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July 24, 2021

Eagles 2021 training camp preview: Specialists

Eagles NFL
1120922_Eagles_Lions_Jake_Elliott_Kate_Frese.jpg Kate Frese/Kate Frese

Jake Elliott during the Philadelphia Eagles game against the Detroit Lions at Lincoln Financial Field, Philadelphia, on September 22, 2019. (Kate Frese/Philly Voice)

Over the last few weeks, we've been taking a look at every player on the Philadelphia Eagles' roster, and how they fit with the team heading into training camp. Today we'll finish off the series with the specialists.

Previous training camp previews

Quarterback • Running back • Offensive tackle • Guard • Center • Wide receiver • Tight end
Defensive end • Defensive tackle • Linebacker • Cornerback • Safety

First, a look at the depth chart at the specialist positions:

 STs 1 2
 KJake Elliott
 PArryn Siposs
 LS Rick Lovato 
 KR Boston ScottJason Huntley 
 PR Greg WardJalen Reagor 

Jake Elliott

After a very good start to his Eagles career in which he made 85.9 percent of his field goal attempts (74 of 88 in the regular season, and a perfect 11 of 11 in the playoffs), many of which came in extraordinarily clutch situations, Elliott was rewarded with a lucrative five-year contract worth a little over $19 million.

In 2020, Elliott had by far his worst season in the pros, as he was just 14 of 19 (73.7 percent) on his field goal attempts, which included two misses inside the 30. He also missed two PATs.

There was never any question that Elliott would be back in 2021, as it would cost more to cut him than keep him, but certainly, he needs a strong bounce back season to keep his job in 2022.

Because we were sometimes confined to certain areas of the practice field and could not move as freely as we otherwise normally would, I did not track Elliott's kicks during camp last year. I'll (hopefully) be back on that beat this year.

Arryn Siposs

The Eagles had a decision whether to tender punter Cameron Johnston as a restricted free agent this offseason at $2,133,000, and they made the correct decision not to. Johnston subsequently became an unrestricted free agent and signed with the Houston Texans on a three-year deal worth $8 million. That's crazy, but good for him!

Back in January, likely anticipating a possible Johnston departure, the Eagles signed Siposs to a futures contract, much in the same way they signed Johnston to a futures contract in 2018 in anticipation of losing the 🐐, Donnie Jones.

Siposs was a Australian rules footballer, and a pretty good athlete, at least for a punter. Here he is in action:

After undergoing three shoulder surgeries, Siposs gave up on Australian rules football and he moved on to something of a fallback plan, which was to become an American punter. He enrolled at Auburn, and became their starting punter as a sophomore at the age of 25.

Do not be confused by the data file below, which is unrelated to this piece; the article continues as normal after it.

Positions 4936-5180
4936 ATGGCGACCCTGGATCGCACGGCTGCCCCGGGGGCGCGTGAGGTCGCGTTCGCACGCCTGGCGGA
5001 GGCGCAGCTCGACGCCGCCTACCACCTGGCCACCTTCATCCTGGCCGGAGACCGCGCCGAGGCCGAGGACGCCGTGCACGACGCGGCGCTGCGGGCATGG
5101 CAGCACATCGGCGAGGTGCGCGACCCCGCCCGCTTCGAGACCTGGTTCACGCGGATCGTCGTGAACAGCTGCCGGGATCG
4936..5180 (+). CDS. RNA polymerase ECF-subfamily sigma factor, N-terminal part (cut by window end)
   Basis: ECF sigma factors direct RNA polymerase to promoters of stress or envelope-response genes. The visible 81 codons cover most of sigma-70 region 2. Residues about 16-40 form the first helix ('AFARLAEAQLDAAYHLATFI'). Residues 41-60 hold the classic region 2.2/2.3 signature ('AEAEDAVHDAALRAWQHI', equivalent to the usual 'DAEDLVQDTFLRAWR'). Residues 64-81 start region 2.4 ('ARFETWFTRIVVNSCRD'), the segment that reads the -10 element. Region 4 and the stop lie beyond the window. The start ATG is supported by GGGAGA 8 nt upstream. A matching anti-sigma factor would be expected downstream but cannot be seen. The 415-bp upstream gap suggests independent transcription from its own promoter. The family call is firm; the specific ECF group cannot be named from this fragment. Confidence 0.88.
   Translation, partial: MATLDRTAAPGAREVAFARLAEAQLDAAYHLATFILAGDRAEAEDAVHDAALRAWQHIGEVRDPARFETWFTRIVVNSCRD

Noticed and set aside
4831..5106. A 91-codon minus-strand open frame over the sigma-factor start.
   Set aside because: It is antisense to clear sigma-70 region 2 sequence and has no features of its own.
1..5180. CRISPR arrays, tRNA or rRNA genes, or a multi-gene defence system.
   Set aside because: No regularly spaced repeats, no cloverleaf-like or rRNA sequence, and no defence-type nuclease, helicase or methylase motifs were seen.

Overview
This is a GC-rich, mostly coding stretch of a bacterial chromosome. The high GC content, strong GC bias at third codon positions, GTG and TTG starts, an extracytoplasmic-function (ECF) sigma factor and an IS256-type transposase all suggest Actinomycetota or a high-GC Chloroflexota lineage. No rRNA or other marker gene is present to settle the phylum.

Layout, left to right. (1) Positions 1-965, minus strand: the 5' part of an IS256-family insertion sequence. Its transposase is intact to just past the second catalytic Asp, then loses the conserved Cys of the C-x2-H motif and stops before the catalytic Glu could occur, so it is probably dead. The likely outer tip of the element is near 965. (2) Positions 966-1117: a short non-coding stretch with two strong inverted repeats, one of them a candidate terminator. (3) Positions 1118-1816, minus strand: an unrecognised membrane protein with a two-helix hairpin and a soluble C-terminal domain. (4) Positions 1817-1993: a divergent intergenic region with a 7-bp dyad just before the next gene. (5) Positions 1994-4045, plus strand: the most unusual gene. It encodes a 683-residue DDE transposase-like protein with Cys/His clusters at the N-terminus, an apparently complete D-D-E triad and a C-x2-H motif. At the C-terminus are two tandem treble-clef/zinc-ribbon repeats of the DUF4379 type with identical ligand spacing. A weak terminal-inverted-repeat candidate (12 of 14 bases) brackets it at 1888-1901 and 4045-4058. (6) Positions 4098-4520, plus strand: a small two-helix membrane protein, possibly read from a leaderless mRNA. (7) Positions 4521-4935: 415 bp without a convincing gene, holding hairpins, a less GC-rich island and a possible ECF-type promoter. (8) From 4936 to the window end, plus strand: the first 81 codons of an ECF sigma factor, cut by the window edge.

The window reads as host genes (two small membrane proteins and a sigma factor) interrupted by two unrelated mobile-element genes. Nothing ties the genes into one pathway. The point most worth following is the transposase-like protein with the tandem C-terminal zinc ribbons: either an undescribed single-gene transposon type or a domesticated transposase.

In 2020, Siposs had interest from a few teams as an undrafted rookie free agent, and he chose to sign with the Detroit Lions. He competed with 2019 UDFA Jack Fox for the punting job in training camp, a battle that Fox won, but was apparently close. Obviously, in 2020, there were no preseason games for Siposs to show what he could do in live NFL action.

Fox would go on to be one of the more effective punters in the NFL, according to these nerds who track punters (also note where Johnston is here):

ProFootballFocus agreed, as they had Fox as the highest-graded punter in the NFL last season. Still, the Lions thought enough of Siposs to keep him on their practice squad all season long.

Now 28, but still inexperienced, Siposs is currently the only punter on the Eagles' roster. You couldn't give me a punter battle to cover in training camp, Eagles? Really? Like not even some scrub to push this guy? I really don't ask for that much.

Rick Lovato

Back in the days when I went to extreme lengths to do stuff that nobody else did, I used to watch every Jon Dorenbos long snap of the season, and note the bad snaps, with accompanying screenshots. I'm less psychotic these days, so I really can't say how good or bad of a season Lovato had.

Lovato made the Pro Bowl in 2019. In 2020, he had his first obviously bad snap of his Eagles career (that I can think of, anyway) against the Cardinals, which resulted in a missed PAT. Obviously with long snappers, we only ever notice the mistakes, but Lovato seems like a reliable enough specialist.

Kick returners

It almost felt like there was an invisible fishing line wire that stretched across the field at the 20 yard line that Boston Scott would trip over on all his kick returns in 2020. The Eagles need better kick return production out of Scott in 2021. He'll be pushed by Jason Huntley, who was not in Eagles camp last year, but will get a chance to show what he can do this summer. Recent signing Michael Walker also has 18 career kick returns, and a small handful of punt returns with Jacksonville.

Punt returners

The top two punt returners in 2020 were Greg Ward and Jalen Reagor. The Eagles typically felt more comfortable putting the completely unthreatening Ward back to return punts over Reagor, because they trusted him more to actually field punts. Reagor was a muff risk, but obviously, he provided the threat of a big play, like we saw against the Packers.

Ward and Reagor will likely be the two primary punt returners once again in 2021. DeVonta Smith can also return punts, but the bet here is that the Eagles will be hesitant to risk injury by playing him on special teams. 

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